Was $2.5 million on wood stove exchange worth it?

Does focusing on getting people to switch to newer stoves work? Did it work after one town spent $2.5 million on a massive changeout program?

A large wood stove changeout took place in Libby, Montana from 2005 – 2008. Over $2.5 million was spent to replace most of the wood stoves in the Libby area with EPA-certified ones. They also invested in education programs and proper installation. Most participants in the changeout received a new wood stove, but a small number switched to a cleaner method of heating such as electric or propane.

In the immediate years after the exchange, wood smoke-related particulate matter mass was reduced by just 28%.

In the immediate years after the exchange, wood smoke-related particulate matter mass was reduced by just 28%. If the subsidies had instead gone to install propane or electric heat for everyone, particulate pollution levels would have dropped almost 80 percent, while also reducing toxins and carcinogens.

However, levels of toxic, carcinogenic Polycyclic Aromatic Hydrocarbons (PAHs) stayed the same. And potentially harmful resin acids increased significantly.

There were “highly variable” levels of emissions across homes that had received new certified wood stoves. Some houses did not ultimately experience any reduction in PM2.5 at all.

And four years after the end of the exchange, there were “highly variable” levels of emissions across homes that had received new certified wood stoves. Some houses did not ultimately experience any reduction in PM2.5 at all. So some neighbours of the replaced wood stoves suffered more than others.

Australia town sees a 40% reduction in fine particulates

Meanwhile, Launceston, Australia had a program that resulted in the number of households heating with wood dropping from 60% to 33%. PM10 (includes PM2.5 and particles up to 10 microns) levels dropped by about 40% and wintertime respiratory deaths were reduced by 28% for men and women combined.

Read more on the website much of the above information comes from: https://woodsmokepollution.org/wood-stove-changeouts.html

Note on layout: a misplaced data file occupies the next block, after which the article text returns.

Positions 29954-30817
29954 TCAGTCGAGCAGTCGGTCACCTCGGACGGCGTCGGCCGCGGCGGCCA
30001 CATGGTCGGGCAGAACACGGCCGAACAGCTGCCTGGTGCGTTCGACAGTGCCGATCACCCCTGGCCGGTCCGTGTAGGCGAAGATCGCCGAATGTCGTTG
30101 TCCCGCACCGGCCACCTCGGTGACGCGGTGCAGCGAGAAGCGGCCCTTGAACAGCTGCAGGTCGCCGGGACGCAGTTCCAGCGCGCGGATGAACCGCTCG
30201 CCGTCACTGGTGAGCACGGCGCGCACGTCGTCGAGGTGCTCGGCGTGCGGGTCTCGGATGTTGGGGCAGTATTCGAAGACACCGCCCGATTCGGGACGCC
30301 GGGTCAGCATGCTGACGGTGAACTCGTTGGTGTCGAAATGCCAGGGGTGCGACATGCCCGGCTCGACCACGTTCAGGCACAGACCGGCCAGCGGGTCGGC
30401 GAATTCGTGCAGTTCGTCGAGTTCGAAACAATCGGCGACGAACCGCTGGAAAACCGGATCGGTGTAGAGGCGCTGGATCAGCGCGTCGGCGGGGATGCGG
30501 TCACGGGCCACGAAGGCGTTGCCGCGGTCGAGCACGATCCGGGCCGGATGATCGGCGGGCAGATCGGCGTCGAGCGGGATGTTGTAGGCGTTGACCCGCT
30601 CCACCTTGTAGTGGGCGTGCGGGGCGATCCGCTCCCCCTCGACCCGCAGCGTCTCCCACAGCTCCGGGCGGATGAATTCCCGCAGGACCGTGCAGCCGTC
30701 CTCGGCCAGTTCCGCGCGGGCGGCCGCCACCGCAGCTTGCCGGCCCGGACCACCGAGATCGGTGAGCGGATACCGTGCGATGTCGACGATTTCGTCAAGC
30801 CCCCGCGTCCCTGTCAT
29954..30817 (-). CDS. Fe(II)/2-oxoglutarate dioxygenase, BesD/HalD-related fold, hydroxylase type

100% switch to clean heat would make a huge difference

This table from an Environment Canada report “Impact of Residential Wood Stove Replacement on Air Emissions in Canada” shows the amount of PM2.5 and other toxins from all non-wood residential heat sources in Canada.  These non-wood energy sources represented 88% of all energy used for residential heat across the country at that time; yet they  represented only 3.8% of all PM2.5 emissions.

Wood heat (which represented only 12% of all heat for homes) put out 96.2% of PM2.5 emissions in the home heating sector.

Click to enlarge

The table  shows how the numbers might change if those stoves and fireplaces were all upgraded to new certified stoves.

Even when 100% of the stoves are replaced (first highlighted line), the numbers still are HUGE when compared to all of those other heat sources that represent 88% of all heat. We would still have annual PM2.5 emissions in this sector of 50 kt. And these numbers are based on the assumption that everyone used their stoves really well,  burning hot and burning only dry wood…. The proven reality (such as in Libby, Montana) is that real world emissions would likely be much higher.

However, if all stoves were replaced with cleaner sources of heat the numbers drop by leaps and bounds. In other words, things would be far cleaner and healthier!

Total PM2.5 emissions for all home heating would drop to 7.7 kt!

How to guarantee success?

The best way to guarantee a home (and therefore a town) does not have a wood smoke problem? Move it to a cleaner heat source!

This would also save public dollars as there would be no need to invest public funds in ongoing education about burning, or in enforcement if the education fails.

 

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